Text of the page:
I’m often asked, “Jenell, my ends feel so rough, what can I do?” After asking when was the last time they had a trim, I’m never surprised by the answer. For many newly natural women, they’ve never trimmed their hair because they are so focused on retaining length that they don’t realize how harmful not trimming is to their hair. Trimming your hair is a very important part of your healthy hair regimen because it's the only way to truly remove split ends and damage at the ends of your hair. If you don’t remove the damage at the ends of your hair, the damage will travel up the strands and further damage the rest of your hair. Additionally, when your ends are trimmed your hair looks better because the thin, weathered ends have been removed leaving your hair fuller and thicker.
Trim wet or dry? That is the question
There is much debate about whether your hair should be wet or dry when trimming. Even amongst the professionals, there is no true consensus. Here is something for you to ponder: Your hair appears longer when it's wet due to the weight of the water. I mean, we all know about the shrinkage we experience when our hair is dry and not stretched, therefore cutting your hair while wet could leave you highly disappointed about your final length and shape when your hair returns to its dry state. If your hair shrinks above 50% of your true length, every inch trimmed will leave your hair shorter. Trimming your dry hair will give you a better visual of the length and a better idea of the finished result.
I’ve had the wonderful opportunity to get my hair trimmed and styled by celebrity hairstylist Diane Bailey who prefers cutting hair while it's dry because she has better control over it. While blow drying my hair she explained that when she’s trimming and/or cutting hair while it's dry, she can see the lines that the hair forms. Hair has more of a definite shape when dry, so cutting it in this state makes the trimming or cutting process more accurate and leaves the client satisfied.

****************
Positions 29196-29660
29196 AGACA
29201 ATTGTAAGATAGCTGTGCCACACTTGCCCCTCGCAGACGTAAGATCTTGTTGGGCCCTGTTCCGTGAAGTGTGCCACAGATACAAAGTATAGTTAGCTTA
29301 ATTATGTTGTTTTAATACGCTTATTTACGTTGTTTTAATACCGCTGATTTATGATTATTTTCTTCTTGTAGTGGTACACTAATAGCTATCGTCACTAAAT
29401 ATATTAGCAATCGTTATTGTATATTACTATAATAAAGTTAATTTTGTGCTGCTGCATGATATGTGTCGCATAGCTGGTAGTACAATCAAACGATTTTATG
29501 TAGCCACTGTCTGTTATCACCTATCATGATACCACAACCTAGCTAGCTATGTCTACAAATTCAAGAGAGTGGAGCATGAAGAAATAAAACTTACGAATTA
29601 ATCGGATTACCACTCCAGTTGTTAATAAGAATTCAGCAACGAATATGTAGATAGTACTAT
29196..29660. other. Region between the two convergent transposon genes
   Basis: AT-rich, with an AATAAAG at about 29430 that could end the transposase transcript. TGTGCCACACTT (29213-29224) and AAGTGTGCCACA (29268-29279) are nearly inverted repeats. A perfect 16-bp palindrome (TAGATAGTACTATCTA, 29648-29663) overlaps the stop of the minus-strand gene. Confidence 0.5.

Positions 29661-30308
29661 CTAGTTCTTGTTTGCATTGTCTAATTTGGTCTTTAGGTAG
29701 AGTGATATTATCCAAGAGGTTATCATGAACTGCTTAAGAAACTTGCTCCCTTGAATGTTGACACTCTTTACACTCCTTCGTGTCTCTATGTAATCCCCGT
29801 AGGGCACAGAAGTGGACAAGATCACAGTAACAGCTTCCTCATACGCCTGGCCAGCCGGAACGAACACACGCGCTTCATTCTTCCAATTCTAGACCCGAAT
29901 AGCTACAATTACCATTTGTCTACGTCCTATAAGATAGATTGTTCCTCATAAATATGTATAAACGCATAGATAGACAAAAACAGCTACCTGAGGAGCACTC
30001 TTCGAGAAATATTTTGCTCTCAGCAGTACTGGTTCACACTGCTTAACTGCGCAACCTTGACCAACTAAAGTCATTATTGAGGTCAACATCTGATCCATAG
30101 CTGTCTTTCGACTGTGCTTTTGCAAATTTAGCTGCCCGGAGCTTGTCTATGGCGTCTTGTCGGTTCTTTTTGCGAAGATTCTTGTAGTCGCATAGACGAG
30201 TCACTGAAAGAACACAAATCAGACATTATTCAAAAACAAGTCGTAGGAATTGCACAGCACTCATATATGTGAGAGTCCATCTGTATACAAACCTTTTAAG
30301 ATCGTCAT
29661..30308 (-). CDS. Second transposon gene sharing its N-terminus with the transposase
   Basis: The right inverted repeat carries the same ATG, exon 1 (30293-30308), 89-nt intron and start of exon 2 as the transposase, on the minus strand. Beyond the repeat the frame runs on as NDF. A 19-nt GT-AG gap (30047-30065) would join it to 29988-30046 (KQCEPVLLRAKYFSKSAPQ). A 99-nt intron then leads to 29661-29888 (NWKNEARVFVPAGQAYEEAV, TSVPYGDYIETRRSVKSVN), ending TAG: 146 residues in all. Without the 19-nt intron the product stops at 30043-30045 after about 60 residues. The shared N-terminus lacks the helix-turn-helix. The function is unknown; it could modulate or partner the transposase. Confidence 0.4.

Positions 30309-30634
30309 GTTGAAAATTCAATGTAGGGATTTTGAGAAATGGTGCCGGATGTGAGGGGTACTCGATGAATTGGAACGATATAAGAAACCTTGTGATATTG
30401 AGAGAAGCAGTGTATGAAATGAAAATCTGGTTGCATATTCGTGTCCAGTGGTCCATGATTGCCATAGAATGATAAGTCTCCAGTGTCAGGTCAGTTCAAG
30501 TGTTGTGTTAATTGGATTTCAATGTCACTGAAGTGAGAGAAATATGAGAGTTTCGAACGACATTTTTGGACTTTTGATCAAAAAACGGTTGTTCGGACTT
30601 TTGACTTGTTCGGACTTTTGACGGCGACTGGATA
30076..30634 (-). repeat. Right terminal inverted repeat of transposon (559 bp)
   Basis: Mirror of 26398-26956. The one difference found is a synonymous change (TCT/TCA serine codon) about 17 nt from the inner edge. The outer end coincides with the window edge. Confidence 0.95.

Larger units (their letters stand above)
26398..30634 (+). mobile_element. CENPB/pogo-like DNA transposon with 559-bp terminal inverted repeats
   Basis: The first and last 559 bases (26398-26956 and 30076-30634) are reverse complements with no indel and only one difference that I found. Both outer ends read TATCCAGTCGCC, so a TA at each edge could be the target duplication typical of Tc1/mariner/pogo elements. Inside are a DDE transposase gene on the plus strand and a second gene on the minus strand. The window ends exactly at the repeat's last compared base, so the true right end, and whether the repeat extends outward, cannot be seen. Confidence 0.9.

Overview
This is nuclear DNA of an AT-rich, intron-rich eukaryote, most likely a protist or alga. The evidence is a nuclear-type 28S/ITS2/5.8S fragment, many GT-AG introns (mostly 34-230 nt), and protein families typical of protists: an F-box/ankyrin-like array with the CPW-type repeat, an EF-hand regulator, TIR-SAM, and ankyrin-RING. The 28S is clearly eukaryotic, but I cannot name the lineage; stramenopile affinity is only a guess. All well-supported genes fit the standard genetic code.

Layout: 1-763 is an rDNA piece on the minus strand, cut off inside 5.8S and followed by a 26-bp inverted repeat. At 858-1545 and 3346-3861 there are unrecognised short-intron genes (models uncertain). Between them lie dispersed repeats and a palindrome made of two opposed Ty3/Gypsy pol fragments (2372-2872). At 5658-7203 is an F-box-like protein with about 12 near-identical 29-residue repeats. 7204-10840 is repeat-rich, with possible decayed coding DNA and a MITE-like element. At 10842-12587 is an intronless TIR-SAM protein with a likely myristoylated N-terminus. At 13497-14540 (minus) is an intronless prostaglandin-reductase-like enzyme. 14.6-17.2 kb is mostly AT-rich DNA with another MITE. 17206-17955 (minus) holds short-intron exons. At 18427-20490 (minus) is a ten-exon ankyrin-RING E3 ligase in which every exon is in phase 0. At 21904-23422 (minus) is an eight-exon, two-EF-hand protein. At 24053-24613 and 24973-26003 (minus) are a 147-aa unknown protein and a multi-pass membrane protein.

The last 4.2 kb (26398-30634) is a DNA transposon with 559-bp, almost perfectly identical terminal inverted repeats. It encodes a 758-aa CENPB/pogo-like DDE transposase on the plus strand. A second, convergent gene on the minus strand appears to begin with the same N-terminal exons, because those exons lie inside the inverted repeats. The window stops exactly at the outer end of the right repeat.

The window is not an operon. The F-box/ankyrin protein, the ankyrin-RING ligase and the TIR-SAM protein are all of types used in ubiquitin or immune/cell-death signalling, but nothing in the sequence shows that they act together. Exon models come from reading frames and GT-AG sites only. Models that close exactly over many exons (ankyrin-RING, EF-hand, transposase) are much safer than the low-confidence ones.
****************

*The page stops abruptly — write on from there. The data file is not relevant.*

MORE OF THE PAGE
How often do I need to trim?
Your hair should be trimmed to maintain it’s length, but the frequency is always a big discussion. We all take care of our hair differently and our lifestyles vary. Manipulation from hair tools and even your own hands impact your hair negatively, weakening it with every use. For the woman who wears her hair loose in an afro, twist outs, and braid outs, she needs trims more regularly (3 months) because her hair is manipulated more often and not protected from the environment. However, the woman who keeps her hair in twisted styles or pulled away in buns experiences less manipulation and can go much longer without a trim (4-5 months).
When I visited the very talented celebrity stylist Tameeka McNeil of Jaded Tresses, she advised using protein treatments like the Aphogee 2 Step Protein Treatment to restore the protein in your hair, keeping it strong. Giving your hair proper protein treatments reduces the frequency in which you’ll need a trim.
Trim with the best
When trimming your hair you can’t just use any pair of scissors. Normal scissors will gnaw through your hair and cause even more split ends. You should invest in a pair of good quality, sharp shears. Dull blades can damage the hair causing split ends and rough lines. This is counterintuitive to your healthy hair regimen. A sharper cutting blade is more efficient and results in smooth lines, which is your goal with trimming your hair. There are thousands of shears to select from, and I highly suggest you read consumer reviews to help you make a decision.
Don’t stunt seeing your growth by growing in fear of trims. Trims are a very necessary part of seeing the progress of your hair growth and the sooner you accept this, the closer you are to longer, healthy hair.